Some Fires Are Better Than Others
California’s forests aren't storing as much carbon as they used to. Here's why.
For a long time, the Karuk, the Yurok, the Mono, and many other tribes across California challenged the belief long held by forest managers across the state that allowing small, controlled fires in forests increased the risk of runaway wildfires. Scientific research has backed up those tribes, showing that small, managed low-intensity fires reduce the risk of larger, unplanned fires burning out of control. According to research published this month in Proceedings of the National Academy of Sciences, allowing small fires has a climate benefit too. The bigger a forest fire, the longer it takes for that forest to regain its carbon-capturing ability. It’s a finding with big implications for California’s plan to use its forests to reduce the state’s carbon emissions and achieve carbon neutrality by 2045.
Normally, when people talk about the carbon released in a wildfire, said Kyle Hemes, the lead author of the new paper, they think of the carbon stored in wood. Which makes sense: Trees take carbon from the atmosphere and store it within their tissues. “In a severe fire, that gets incinerated, and that carbon that was in the tree trunk is now in the atmosphere,” said Hemes, “but that’s not what we’re measuring.” Hemes, who completed the research as a postdoctoral researcher at Stanford, worked with a team of other researchers to crunch data on several thousand forest fires across the state and calculate the quantity of carbon that would go uncaptured during the period when the burned areas were regrowing. This paper is one of the first to look at the carbon opportunity cost of lost photosynthesis, rather than focusing on carbon released from burning wood.
Until the early 1900s, most forest fires in California—whether they were planned or not—were small, frequent, and didn’t burn especially hot. They released carbon dioxide into the air as they burned, but the vegetation in the areas they cleared grew back quickly and began to take up carbon from the atmosphere at the levels that it had before the fire within 12 years, on average.
But forests have changed in recent decades. In the West, climate change has led to droughts and higher temperatures. Additionally, over a hundred years of fire suppression in California has meant that some forests have gone unburned for too long, and leaf litter, twigs, and debris—all fuel for fires—have built up and turned the landscape into a tinderbox. Vegetation mismatch, or when plants are no longer suited to the climate in which they are growing, could also be increasing the risk of catastrophic wildfires, according to other research from the lab of Chris Field, a professor of earth system science at Stanford University and a coauthor of the paper.
These larger and hotter fires kill more mature trees, which are invaluable for storing carbon. All that wood stores more carbon than younger trees, or other types of vegetation. A mature tree can take decades to regrow, and as climate change alters Western ecosystems, they might not grow back at all.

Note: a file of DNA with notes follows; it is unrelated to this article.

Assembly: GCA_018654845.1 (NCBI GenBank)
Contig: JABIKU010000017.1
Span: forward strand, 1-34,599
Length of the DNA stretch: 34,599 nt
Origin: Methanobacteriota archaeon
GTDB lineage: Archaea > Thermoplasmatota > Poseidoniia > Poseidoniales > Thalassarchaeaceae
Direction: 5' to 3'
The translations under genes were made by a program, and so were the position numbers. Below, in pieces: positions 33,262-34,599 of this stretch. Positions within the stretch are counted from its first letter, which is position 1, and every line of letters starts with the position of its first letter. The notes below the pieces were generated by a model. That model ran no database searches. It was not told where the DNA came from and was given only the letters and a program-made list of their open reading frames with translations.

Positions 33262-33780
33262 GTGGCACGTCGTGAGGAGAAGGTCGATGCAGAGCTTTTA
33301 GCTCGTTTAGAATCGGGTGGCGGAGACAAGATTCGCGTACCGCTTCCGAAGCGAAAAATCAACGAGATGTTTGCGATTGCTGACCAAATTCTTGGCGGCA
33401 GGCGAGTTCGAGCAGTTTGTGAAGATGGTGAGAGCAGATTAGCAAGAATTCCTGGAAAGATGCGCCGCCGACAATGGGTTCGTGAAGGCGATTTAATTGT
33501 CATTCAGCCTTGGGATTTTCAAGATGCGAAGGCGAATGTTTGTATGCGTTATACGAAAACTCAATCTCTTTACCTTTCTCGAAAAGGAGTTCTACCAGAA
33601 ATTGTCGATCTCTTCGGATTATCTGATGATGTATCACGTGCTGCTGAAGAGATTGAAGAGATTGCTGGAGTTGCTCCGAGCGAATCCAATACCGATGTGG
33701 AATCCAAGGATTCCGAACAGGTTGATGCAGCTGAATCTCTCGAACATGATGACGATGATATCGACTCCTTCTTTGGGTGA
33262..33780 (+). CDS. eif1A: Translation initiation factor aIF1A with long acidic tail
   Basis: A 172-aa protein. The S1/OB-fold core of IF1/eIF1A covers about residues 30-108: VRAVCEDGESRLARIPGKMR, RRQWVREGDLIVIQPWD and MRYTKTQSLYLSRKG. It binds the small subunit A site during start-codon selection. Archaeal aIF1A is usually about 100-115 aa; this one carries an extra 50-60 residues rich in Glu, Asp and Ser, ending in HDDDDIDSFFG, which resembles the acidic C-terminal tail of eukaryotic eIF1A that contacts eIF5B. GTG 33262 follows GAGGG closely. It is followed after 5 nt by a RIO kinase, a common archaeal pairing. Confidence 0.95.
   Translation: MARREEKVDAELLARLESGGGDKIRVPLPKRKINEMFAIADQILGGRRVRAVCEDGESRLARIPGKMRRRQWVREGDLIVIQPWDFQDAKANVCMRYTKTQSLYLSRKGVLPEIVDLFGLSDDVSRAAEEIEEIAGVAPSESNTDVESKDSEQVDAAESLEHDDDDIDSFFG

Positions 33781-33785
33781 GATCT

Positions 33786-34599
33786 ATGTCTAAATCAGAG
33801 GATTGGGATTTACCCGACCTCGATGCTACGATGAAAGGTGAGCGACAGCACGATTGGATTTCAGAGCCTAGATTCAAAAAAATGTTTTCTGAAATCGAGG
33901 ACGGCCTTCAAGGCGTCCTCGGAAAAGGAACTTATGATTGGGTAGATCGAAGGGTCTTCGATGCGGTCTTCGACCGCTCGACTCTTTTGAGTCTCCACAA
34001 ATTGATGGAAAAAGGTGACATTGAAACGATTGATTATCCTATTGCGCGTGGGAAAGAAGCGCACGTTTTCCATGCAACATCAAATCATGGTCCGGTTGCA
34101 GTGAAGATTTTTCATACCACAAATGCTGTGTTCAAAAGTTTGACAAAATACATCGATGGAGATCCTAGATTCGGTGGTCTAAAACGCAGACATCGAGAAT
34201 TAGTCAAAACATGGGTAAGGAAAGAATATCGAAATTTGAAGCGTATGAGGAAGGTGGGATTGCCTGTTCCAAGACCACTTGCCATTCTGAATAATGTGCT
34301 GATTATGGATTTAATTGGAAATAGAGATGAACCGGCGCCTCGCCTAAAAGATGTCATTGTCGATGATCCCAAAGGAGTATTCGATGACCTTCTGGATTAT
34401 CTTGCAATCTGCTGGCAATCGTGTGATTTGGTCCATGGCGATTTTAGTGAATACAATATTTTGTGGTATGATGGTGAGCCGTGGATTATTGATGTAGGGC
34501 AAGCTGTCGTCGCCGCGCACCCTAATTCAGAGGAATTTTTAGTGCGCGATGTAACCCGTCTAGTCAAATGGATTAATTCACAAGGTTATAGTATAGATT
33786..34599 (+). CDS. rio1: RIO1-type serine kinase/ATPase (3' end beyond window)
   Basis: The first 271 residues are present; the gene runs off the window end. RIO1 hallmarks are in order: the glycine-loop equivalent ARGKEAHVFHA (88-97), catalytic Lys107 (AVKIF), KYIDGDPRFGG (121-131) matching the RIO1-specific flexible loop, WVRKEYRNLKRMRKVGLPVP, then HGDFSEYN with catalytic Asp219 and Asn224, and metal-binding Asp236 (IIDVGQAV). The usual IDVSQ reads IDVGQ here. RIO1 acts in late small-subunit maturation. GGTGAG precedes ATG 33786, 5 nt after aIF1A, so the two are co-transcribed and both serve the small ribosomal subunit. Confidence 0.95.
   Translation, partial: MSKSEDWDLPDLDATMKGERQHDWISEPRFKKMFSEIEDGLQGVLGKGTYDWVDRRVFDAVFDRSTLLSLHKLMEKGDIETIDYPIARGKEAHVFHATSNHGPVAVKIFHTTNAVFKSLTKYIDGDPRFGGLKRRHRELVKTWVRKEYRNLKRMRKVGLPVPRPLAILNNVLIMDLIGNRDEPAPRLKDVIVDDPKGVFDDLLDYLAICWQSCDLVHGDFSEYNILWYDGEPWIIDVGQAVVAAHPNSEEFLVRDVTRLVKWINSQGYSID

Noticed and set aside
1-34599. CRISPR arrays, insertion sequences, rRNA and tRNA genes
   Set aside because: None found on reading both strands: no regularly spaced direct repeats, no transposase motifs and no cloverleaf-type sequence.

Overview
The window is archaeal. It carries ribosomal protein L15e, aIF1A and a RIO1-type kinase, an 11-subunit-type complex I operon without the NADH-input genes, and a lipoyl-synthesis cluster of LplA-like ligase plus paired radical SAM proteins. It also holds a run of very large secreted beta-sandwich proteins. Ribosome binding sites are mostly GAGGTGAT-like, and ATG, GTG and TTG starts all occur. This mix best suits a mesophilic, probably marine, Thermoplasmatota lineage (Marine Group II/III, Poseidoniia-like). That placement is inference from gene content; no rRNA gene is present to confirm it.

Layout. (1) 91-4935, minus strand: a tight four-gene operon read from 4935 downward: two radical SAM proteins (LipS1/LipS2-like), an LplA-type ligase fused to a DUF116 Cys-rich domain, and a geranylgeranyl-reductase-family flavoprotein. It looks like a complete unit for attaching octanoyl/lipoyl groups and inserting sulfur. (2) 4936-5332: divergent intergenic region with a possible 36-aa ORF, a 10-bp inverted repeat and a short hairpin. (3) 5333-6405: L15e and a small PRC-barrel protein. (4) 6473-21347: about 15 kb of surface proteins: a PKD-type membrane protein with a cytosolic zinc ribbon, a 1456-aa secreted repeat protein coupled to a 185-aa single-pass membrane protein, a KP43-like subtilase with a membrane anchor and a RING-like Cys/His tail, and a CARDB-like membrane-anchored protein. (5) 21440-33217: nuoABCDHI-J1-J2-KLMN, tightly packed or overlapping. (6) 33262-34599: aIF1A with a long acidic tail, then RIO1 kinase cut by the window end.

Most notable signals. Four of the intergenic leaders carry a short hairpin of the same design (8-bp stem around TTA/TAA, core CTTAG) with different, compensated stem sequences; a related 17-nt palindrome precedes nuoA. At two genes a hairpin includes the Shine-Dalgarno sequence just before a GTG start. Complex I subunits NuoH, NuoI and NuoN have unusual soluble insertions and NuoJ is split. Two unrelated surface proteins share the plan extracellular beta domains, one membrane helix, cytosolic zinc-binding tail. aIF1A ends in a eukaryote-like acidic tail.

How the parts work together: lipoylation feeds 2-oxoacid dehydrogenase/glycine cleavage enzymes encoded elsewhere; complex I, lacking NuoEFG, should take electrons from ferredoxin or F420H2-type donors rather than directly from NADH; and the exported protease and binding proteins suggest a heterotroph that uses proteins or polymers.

To determine how the changing characteristics of fire has altered carbon uptake, the team used a combination of data collected from eddy covariance towers (which measure the change in carbon dioxide in the air and the flow of that carbon dioxide in/out of vegetation) with satellite data measuring vegetation cover after over 5,000 fires in California between 1919 and 2018. The results showed that the largest 20 percent of fires reduced carbon uptake per cubic meter per year by more than twice as much as average-size fires. The team also found that forests took more than two decades to recover after that largest 20 percent, compared with the average 12-year recovery time.
This increase in severity and the recovery time has resulted in a cumulative loss of carbon equivalent to about ~2.7 percent of California’s yearly total greenhouse gas emissions. That’s about 9.9 million metric tons of extra carbon lost to the atmosphere, equivalent to the emissions from driving more than 2 million gas-powered vehicles for one year.
We know that fires across California are larger and more severe than they used to be, said Winslow Hansen, a forest ecologist at the nonprofit Cary Institute of Ecosystem Studies who was not involved in the new paper. That shift could lead to even more lost carbon storage in the future. “This is really an exciting paper because it allows us to look and quantify this aspect of the carbon cycle over a much broader domain,” Hansen added. “One of the grand challenges we face is figuring out how to provide a more precise and complete picture of carbon dynamics in really rapidly changing ecosystems.”
California’s climate goals depend on managing its natural and working lands, which include forests, as a carbon sink. The state has acknowledged that prescribed burning can have long-term climate benefits, even if it increases carbon emissions in the short term.
But managing forests that way comes with challenges, said Hansen. Forest managers have to take care that prescribed burning won’t threaten people’s houses or choke public places with smoke. “If California wants to be successful with its land management, dealing with fires is going to be an important part of that,” said Field. “Moving us back to the historical situation, where fires tended to be smaller and less intense, would help us get to a situation where the natural and working lands are providing a benefit for California reaching its climate goals.”